CAP the AP (with video)

How limiting AP classes can limit stress, encourage interests

While+AP+classes+are+a+good+way+to+earn+college+credit+or+challenge+yourself%2C+students+often+pile+them+on+to+the+point+where+they+forget+their+true+meaning.+Placing+a+cap+on+the+number+of+AP+classes+one+can+take+each+year+provides+a+way+for+students+to+be+more+cognizant+of+their+schedule+choices.+%0A%0A
Back to Article
Back to Article

CAP the AP (with video)

While AP classes are a good way to earn college credit or challenge yourself, students often pile them on to the point where they forget their true meaning. Placing a cap on the number of AP classes one can take each year provides a way for students to be more cognizant of their schedule choices.

While AP classes are a good way to earn college credit or challenge yourself, students often pile them on to the point where they forget their true meaning. Placing a cap on the number of AP classes one can take each year provides a way for students to be more cognizant of their schedule choices.

Thomas Rousseau

While AP classes are a good way to earn college credit or challenge yourself, students often pile them on to the point where they forget their true meaning. Placing a cap on the number of AP classes one can take each year provides a way for students to be more cognizant of their schedule choices.

Thomas Rousseau

Thomas Rousseau

While AP classes are a good way to earn college credit or challenge yourself, students often pile them on to the point where they forget their true meaning. Placing a cap on the number of AP classes one can take each year provides a way for students to be more cognizant of their schedule choices.

Fiona Koshy, Austin Banzon

Fiona Koshy, Staff Writer

Studying through the night, stressing out during the school day and having limited free time are some of the many obstacles faced by students taking multiple of AP classes.

AP, or Advanced Placement, is a program through The College Board that most schools in the United States and Canada have available to their students. Around 60 percent of high schools in the United States offer AP classes.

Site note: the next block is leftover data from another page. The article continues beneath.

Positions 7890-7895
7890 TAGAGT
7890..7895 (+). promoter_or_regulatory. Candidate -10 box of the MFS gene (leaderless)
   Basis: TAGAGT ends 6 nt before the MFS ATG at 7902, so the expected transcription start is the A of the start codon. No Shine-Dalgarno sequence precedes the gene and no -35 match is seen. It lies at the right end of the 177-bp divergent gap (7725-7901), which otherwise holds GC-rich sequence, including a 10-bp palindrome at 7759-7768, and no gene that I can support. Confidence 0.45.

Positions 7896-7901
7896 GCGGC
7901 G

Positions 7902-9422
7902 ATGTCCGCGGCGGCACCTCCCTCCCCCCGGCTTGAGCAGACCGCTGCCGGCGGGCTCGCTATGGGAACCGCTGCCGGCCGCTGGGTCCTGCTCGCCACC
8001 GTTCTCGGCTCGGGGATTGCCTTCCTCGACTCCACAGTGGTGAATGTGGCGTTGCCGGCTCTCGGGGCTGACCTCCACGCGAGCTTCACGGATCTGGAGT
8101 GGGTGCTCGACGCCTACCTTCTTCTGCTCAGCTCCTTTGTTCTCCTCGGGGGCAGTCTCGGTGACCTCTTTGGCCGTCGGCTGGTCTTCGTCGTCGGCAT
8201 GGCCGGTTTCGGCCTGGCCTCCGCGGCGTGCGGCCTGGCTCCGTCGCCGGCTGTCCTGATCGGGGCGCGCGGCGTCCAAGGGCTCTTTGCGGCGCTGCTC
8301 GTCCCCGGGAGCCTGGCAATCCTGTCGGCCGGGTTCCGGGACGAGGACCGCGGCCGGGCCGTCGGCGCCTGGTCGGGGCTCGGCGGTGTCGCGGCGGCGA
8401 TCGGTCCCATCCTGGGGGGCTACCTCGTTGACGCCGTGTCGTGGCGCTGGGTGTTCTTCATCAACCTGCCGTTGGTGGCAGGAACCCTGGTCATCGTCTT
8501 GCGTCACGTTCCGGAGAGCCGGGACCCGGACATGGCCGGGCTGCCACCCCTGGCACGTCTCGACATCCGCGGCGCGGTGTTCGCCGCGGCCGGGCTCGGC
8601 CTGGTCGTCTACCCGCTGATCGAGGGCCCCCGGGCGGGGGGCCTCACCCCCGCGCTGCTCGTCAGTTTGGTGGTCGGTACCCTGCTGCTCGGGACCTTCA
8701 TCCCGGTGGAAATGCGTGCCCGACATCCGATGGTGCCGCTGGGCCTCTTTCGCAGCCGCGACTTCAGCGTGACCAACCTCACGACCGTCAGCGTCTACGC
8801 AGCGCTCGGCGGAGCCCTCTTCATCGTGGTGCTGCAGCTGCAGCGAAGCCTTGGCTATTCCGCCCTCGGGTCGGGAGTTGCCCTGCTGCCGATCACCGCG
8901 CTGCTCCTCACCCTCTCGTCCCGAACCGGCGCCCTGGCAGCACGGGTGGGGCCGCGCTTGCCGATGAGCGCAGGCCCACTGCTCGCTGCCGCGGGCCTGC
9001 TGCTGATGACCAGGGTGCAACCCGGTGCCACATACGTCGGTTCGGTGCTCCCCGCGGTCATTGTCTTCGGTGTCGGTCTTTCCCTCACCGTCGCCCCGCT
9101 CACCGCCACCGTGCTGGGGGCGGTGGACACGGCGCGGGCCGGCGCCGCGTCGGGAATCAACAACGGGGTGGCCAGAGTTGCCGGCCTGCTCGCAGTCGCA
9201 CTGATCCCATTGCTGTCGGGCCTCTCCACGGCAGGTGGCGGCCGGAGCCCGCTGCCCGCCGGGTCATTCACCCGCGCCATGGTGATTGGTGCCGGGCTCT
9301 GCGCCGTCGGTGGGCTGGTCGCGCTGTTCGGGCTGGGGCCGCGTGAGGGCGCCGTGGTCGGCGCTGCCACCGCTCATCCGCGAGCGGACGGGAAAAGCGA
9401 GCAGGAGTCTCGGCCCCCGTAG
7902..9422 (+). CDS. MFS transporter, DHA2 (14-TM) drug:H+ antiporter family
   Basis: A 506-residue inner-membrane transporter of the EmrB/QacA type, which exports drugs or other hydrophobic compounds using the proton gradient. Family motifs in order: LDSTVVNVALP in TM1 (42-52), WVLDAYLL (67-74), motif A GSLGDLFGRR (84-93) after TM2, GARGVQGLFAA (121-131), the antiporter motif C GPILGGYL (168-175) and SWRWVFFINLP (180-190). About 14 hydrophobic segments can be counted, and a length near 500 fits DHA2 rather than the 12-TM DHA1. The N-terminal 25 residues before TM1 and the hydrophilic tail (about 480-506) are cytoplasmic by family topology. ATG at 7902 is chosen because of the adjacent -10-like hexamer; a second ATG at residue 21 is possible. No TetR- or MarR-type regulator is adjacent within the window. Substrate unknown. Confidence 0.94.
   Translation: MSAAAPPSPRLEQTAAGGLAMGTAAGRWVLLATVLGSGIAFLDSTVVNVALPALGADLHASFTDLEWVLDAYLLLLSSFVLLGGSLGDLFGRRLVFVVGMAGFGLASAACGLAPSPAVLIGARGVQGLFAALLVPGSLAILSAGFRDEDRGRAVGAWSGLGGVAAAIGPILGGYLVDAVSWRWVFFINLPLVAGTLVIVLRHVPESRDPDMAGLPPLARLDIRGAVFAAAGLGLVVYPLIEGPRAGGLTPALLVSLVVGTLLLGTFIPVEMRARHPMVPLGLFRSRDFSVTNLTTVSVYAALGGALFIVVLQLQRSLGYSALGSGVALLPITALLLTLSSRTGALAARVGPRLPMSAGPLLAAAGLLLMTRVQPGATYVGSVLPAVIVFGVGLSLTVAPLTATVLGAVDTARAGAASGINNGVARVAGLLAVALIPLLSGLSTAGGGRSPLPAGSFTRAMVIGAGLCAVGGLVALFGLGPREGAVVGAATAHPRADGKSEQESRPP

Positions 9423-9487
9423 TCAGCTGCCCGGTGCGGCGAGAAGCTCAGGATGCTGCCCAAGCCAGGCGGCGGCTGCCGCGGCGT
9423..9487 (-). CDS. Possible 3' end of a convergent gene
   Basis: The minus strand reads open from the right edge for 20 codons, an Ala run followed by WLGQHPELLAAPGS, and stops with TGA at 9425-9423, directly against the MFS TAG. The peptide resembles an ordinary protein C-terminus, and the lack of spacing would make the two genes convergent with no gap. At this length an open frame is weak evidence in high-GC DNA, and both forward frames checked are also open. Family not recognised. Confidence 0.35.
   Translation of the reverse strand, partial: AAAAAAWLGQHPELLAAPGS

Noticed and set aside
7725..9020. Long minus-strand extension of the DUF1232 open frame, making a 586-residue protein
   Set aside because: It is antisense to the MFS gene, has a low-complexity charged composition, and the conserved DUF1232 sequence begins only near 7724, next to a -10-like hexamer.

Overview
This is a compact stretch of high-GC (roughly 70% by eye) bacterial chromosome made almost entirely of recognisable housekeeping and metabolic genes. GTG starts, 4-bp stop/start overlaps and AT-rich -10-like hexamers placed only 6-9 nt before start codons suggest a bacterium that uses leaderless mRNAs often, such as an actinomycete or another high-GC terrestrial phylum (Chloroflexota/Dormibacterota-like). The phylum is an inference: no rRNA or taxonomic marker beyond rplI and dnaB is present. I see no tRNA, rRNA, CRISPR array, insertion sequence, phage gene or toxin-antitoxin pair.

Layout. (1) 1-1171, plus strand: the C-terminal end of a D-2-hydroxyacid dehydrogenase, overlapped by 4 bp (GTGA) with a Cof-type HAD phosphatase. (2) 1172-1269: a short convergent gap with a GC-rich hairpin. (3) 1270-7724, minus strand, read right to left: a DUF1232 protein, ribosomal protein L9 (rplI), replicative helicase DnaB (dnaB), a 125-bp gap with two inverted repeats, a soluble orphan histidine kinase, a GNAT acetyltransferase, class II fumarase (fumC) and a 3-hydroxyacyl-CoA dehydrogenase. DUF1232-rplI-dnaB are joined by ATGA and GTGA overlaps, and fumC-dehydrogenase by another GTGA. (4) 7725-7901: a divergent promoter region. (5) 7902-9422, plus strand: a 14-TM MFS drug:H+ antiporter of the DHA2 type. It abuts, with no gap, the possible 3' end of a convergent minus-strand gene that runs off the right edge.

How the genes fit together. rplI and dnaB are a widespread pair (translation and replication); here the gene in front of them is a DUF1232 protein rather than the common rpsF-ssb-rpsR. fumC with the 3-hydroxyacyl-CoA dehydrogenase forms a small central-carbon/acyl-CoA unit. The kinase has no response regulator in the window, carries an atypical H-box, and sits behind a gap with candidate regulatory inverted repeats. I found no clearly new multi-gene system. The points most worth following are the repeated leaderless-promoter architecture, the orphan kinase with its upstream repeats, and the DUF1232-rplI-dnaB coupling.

Ranging from sciences and maths to history and arts, the 35 AP classes offered by The College Board allow students in high school to earn college credit or qualify for a more advanced version of a particular class once they go to college.

To earn college credit for an AP class, a student must take the AP exam for that class, which is administered in May, and receive a score of at least a 3 out of 5. There is no guarantee, however, that students will receive credit on their AP exams, as it is dependent on the college they are planning to attend.

The appeal behind taking such classes is to stand out as a strong student for college admissions, save some money by completing a class before college and take on a challenge in a class of interest.

With AP exam season creeping up on us, it is a good time to talk about the dynamic that AP classes play in our lives at Coppell High School.

The weighted GPA system, which awards students a higher GPA based on the level of class they are taking, plays a significant role in a student’s class decisions.

Because of this, the words “easy AP”, “blow-off class” and “GPA booster” have become commonplace in our halls.

Students have forgotten the purpose of AP, which is to pursue classes of interest, be challenged and earn some college credit as a bonus.

Rather than signing up for classes in areas of interest, many get blinded by the numbers and letters on their transcript that they forget the importance of exploring their interests in high school.

In Coppell, it is common for freshmen to take one AP class, with that number doubling or even tripling by the time they reach sophomore and junior years. Some students end up taking a schedule filled with all AP classes by the time they reach their senior year (some even opting to take eight periods by adding a zero hour).

The amount of time and commitment that goes into AP classes is very rigorous and can be, at times, overwhelming, especially for those who have so many to stay on top of.

Proposing a system which caps the number of AP courses a student can take depending on their grade in high school can help ensure that students become well rounded in more than just academics and lead manageable lives.

For many, this sounds like a measure that will hinder one’s ability to get into their college of choice.

Alongside your application, college admissions counselors receive a report with information about your high school. Things such as your class size, average GPA and courses offered will be included, meaning that the counselors will be indicated if your school caps your AP classes.

Because this would apply to the entire student body, no one would be at more of an advantage than another.

Furthermore, students will have the freedom to put time into their extracurriculars, hobbies and even just sleep.

But until then, individual measures can be taken to combat this issue.

As the deadline inches closer to confirm next year’s classes, I encourage you to take a look at your schedule and reevaluate the choices. Add that class you have always been curious about.

Being honest with yourself about your capabilities, interests and goals can help you formulate the right schedule for you.

Follow Fiona on Twitter @fionakoshy10

Print Friendly, PDF & Email

Hang on for a minute...we're trying to find some more stories you might like.


Email This Story